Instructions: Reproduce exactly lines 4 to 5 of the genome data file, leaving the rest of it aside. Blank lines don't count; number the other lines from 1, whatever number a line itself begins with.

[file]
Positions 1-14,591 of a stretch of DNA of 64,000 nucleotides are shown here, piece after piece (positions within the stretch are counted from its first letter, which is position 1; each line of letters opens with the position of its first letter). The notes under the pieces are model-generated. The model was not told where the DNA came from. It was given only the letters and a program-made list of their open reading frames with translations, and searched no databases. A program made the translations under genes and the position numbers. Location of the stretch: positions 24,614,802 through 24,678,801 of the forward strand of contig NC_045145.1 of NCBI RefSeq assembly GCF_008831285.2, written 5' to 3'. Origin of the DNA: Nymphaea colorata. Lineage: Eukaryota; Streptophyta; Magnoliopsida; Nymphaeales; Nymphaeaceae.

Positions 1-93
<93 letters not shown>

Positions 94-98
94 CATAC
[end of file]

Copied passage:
Positions 94-98
94 CATAC